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What can SA and Nigeria do to grow faster?

What can SA and Nigeria do to grow faster?

The heads of state of sub-Saharan Africa’s two biggest countries – Nigeria and South Africa – met earlier in October as part of continuing bilateral engagements aimed at strengthening and deepening cooperation between the two countries.

President Muhammadu Buhari of Nigeria and president Cyril Ramaphosa noted “with great satisfaction the economic cooperation between the two Republics and welcomed the steps to increase trade volumes as well as private sector investments”, according to a joint statement.

The visit comes at a time when the two economic giants of the region are struggling.

Growth in sub-Saharan Africa remained slow through 2019, hampered by persistent uncertainty in the global economy and the slow pace of domestic reforms, and the recovery in Nigeria, South Africa, and Angola – the region’s three largest economies – has remained weak and is weighing on the region’s prospects.

This is according to Africa’s Pulse, the World Bank’s twice-yearly economic update for the region, which says that overall growth in sub-Saharan Africa is projected to rise to 2.6 percent in 2019 from 2.5 percent in 2018, which is 0.1 percentage points lower than the April forecast. 

Global uncertainty is taking a toll on growth, but in Nigeria, growth in the non-oil sector has been sluggish, while in Angola the oil sector remained weak. In South Africa, low investment sentiment is weighing on economic activity, according to the report. Economic growth in Nigeria and South Africa remains sluggish and has been lowered from the forecast in April.

To accelerate the pace of economic growth structural reform and policy certainty in both Nigeria and South Africa is needed.

Buhari and Ramaphosa reaffirmed their commitment to working together in pursuit of economic development on the continent in the context of AU Agenda 2063 and the African Continental Free Trade Area Agreement (AfCFTA).

Agenda 2063 is Africa’s blueprint for transforming Africa into the “global powerhouse of the future”.

The aspirations of the 2063 Agenda include “an integrated continent, politically united based on the ideals of Pan Africanism and the vision of Africa’s Renaissance”; and an Africa “of good governance, democracy, respect for human rights, justice and the rule of law”.

The impact of the AfCFTA Agreement is certainly potentially and theoretically huge for an “integrated” Africa and seeks in grand scale to unite 1.2 billion people, around 54 nations and a gross domestic product (GDP) of more than US$ 3.4-trillion under a single tariff free continental market.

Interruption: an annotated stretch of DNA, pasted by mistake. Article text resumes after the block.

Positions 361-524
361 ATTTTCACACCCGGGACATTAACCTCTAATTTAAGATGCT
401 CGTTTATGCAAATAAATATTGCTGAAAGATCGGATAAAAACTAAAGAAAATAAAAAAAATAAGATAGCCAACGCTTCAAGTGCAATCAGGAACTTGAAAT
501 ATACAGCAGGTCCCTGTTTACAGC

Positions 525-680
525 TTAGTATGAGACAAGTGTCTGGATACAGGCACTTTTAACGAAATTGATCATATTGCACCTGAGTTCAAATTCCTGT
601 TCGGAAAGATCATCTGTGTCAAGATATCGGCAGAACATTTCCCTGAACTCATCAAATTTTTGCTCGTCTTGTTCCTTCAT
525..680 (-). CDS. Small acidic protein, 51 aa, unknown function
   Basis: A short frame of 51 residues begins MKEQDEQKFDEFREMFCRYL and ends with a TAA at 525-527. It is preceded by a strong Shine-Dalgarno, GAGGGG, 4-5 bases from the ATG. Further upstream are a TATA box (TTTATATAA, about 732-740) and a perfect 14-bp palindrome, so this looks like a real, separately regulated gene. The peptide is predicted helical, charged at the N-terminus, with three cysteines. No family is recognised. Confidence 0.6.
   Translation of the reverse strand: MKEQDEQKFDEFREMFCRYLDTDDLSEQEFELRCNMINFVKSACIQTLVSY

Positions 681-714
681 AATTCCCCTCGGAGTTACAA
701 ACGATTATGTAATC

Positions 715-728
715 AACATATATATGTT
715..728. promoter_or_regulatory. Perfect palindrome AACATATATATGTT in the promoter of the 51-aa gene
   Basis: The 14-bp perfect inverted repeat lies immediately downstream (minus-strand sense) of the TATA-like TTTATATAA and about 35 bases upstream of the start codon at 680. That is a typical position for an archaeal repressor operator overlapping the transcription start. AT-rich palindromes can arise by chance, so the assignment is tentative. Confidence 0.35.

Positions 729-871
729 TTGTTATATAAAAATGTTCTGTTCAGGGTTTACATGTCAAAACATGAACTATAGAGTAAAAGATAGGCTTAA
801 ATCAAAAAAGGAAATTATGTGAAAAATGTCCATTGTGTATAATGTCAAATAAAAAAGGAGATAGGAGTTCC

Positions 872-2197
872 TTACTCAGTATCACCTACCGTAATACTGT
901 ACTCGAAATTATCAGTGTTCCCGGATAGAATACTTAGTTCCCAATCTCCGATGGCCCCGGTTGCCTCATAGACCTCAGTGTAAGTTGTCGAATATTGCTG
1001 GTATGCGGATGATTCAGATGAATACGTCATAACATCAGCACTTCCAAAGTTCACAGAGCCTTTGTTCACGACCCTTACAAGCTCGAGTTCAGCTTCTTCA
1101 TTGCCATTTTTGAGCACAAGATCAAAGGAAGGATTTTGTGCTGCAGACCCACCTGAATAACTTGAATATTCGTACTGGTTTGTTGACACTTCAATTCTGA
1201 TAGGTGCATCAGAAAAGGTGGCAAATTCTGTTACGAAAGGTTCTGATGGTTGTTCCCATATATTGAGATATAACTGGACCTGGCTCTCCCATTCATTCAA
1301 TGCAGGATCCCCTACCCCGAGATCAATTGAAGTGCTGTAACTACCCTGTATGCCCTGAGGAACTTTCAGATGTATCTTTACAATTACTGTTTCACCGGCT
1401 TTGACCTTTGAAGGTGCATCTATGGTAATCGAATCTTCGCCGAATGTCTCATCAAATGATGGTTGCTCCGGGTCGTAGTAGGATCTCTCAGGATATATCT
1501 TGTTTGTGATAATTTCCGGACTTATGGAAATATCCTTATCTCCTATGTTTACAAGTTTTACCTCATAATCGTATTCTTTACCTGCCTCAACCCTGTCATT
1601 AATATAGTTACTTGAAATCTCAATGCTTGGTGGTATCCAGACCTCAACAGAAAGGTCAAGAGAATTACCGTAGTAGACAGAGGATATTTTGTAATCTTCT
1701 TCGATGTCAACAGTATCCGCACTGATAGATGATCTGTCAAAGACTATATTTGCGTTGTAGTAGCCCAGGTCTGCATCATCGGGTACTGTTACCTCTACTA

There is no doubt that it is critical, at a time when intra-African trade amounts to only 15% of the world’s GDP, as compared with 67% in Europe. The lack of scale of most independent countries on the continent inhibits growth (and especially development of in-country industrial base), it is cheaper to get some ingredients from China than the next door neighbour.

The AfCTCA has lofty ambitions to deal with these issues, especially to eliminate tariff and non-tariff barriers and increase intra-Africa trade to 50% by 2063.

Trade in Africa is one of the driving forces of integration on the continent and is crucially important for the economic development of the region and the establishment of the AfCFTA will support a further increase in intra-Africa Trade.

Agenda 2063 also mentions “the Rule of Law”. The strength of the Rule of Law in a country ranks among the top three considerations when multinationals make decisions about where to locate foreign direct investment, which is crucial to economic growth. The consideration of the Rule of Law is above considerations such as the cost of doing business and access to national and regional markets, which is some of the findings of "Risk and Return: Foreign Direct Investment and the Rule of Law".

Hogan Lovells alongside the Bingham Centre for the Rule of Law and the Investment Treaty Forum at BICIL, the Economist Intelligence Unit and the British Institute of International Comparative Law published Risk and Return in 2015, based on a survey of over 300 senior decision makers at Forbes 2000 companies with global annual revenues of at least US$1-billion.

Where investors experienced Rule of Law challenges – particularly political instability, arbitrary or discriminatory treatment and intellectual property violations – it also revealed that they are liable to reduce or even withdraw investment.  

There are other challenges in the two economic giants of sub-Saharan Africa, but progress towards higher economic growth can be made by, amongst others, driving clear strategy and policy, putting predictable regulations in place, and controlling corruption.

Written by Andrew Skipper, partner and head of Africa at Hogan Lovells